Early mathematical/scientific experience


The library in the nursery school or unit

Libraries have a contribution to make to creating a stimulating and challenging environment in the early years.

Effective library provision will be underpinned by a policy statement, which should outline aims and expected outcomes. It should consider:

Accommodation and atmosphere
Promotion and use


There are a number of options for library provision in the nursery school or unit:

Separate quiet room
Book corner
Classroom collections

Accessibility is the key to effective provision. While classroom collections will be an essential feature of book use, a separate library room helps to introduce the concept of the library as a different kind of experience for both children and adults.


The library area should be bright, warm and welcoming. It should be well-lit with adequate power-points if storytapes and CD-ROMs are to be used. The area should be carpeted, with low chairs and cushions and attractive soft furnishings. Shelving units should be sturdy and stable, with low level shelves and no sharp corners, and with sloping shelves for face-on display of books and other materials. Browser boxes for picture books provide safe and accessible storage. There will also be a need for a range of storage for other materials in different formats.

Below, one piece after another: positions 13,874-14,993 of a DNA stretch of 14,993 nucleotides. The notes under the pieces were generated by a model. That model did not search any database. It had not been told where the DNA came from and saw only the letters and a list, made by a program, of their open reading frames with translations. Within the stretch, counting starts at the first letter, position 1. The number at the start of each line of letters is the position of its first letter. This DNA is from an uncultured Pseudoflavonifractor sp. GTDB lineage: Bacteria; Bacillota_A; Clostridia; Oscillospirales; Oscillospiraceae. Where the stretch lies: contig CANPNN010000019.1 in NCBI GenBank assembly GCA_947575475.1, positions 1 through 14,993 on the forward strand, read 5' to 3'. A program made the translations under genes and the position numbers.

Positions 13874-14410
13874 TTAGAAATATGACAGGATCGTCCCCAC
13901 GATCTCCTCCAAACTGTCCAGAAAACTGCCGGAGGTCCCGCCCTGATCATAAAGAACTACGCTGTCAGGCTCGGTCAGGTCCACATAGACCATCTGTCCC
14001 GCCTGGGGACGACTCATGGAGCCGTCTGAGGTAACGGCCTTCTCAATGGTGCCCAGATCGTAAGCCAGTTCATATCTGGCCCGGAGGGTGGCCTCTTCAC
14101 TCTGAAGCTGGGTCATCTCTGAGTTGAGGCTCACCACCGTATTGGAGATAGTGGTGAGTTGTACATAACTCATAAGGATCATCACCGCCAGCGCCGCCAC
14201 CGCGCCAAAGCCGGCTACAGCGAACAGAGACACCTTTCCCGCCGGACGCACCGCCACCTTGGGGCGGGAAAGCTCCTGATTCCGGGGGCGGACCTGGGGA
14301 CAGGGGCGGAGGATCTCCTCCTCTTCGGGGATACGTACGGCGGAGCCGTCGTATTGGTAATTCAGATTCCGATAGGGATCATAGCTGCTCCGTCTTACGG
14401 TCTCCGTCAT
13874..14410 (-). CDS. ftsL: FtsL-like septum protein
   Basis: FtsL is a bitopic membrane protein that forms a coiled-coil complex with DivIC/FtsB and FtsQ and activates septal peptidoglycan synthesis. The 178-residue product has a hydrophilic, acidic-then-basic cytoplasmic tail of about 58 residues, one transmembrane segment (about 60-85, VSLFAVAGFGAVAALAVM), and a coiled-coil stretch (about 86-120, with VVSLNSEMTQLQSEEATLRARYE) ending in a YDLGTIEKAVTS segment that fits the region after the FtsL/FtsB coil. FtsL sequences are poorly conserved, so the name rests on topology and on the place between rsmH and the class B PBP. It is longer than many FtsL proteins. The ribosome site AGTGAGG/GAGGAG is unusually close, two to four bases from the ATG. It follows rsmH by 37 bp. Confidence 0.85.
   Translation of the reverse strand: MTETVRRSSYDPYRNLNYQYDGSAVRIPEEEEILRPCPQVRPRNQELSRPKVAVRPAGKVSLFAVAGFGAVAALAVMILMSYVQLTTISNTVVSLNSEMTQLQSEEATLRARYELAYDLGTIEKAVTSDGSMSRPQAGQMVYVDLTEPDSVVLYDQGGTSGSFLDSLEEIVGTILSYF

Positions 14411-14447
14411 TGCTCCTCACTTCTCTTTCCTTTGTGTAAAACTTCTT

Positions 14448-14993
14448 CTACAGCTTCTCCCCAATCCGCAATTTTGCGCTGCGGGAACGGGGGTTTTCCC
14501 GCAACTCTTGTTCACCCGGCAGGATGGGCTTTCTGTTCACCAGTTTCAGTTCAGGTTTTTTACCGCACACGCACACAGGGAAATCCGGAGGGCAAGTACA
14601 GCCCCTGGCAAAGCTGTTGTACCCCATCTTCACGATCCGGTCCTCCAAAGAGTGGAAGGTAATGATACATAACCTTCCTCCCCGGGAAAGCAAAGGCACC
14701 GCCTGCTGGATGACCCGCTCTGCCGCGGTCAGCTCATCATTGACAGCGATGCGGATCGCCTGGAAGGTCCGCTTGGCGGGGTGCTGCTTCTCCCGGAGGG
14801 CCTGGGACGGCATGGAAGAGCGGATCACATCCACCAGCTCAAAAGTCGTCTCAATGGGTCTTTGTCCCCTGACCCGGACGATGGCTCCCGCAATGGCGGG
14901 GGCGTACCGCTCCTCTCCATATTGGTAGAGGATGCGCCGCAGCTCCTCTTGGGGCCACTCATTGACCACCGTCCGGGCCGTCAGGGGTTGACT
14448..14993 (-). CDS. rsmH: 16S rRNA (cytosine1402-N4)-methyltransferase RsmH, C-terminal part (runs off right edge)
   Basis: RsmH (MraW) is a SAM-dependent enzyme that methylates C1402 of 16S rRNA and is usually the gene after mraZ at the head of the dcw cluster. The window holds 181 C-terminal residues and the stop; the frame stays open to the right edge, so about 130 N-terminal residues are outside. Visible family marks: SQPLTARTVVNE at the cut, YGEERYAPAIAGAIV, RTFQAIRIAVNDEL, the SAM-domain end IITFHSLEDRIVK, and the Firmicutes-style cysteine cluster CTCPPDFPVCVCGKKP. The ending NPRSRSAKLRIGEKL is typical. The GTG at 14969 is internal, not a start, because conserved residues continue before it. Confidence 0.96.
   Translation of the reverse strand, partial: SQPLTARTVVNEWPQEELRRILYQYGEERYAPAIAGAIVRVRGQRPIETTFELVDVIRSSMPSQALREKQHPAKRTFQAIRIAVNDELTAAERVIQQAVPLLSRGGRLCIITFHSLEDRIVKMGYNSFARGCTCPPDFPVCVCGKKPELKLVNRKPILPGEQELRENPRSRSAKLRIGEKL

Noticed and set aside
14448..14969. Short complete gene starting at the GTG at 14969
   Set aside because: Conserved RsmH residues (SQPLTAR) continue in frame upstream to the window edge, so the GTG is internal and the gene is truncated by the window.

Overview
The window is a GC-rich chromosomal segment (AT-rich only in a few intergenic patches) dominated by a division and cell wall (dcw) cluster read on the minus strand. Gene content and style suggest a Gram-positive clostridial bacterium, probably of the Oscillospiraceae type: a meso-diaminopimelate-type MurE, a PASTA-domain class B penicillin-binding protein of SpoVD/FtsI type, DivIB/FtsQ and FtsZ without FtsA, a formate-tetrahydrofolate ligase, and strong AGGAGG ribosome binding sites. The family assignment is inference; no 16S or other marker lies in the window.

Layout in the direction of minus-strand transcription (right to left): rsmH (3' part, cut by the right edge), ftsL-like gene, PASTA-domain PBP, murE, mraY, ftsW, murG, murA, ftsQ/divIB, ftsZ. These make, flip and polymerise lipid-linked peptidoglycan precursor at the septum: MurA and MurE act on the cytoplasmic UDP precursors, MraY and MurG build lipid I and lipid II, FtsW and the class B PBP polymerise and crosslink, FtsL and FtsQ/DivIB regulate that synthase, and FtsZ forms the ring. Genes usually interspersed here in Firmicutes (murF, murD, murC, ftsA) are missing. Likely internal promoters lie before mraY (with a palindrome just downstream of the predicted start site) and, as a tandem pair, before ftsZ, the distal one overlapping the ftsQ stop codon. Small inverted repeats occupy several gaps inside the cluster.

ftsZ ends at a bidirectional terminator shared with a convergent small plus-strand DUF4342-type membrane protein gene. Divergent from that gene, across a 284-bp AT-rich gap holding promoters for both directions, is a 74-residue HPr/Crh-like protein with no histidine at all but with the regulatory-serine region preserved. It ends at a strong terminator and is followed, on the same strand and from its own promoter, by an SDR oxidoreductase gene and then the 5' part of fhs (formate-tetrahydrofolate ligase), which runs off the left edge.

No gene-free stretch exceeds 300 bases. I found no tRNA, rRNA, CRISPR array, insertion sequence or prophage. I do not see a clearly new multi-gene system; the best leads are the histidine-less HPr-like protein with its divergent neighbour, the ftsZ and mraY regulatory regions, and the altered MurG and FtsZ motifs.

The library area should offer space to display children’s own work, with wall space and notice boards for posters and illustrations.


Library stock

Nursery schools/units should stock at least 11 items per child. Where books are available for home loan, this figure may need to be higher

Library materials should include:

Board books
Novelty and lift-the-flap books
First concepts, e.g. size, shape, number, myself, time, weather
Multicultural books
Nursery rhymes and fairy tales
Picture story books
Large format books for use in group storytelling
Wallcharts, videos, audio tapes of music and rhymes,
CD-ROM etc.

Promotion and use

Effective use of books and other related materials fosters language development in children and improves their listening skills and concentration. The best introduction to books is on a one-to-one basis with an adult, but children should also be encouraged to look at familiar books by themselves and in small groups.

Storytelling sessions with groups of children should:

Be part of the daily routine

Take place in the library or designated story corner
Include songs and rhyme for the children to join in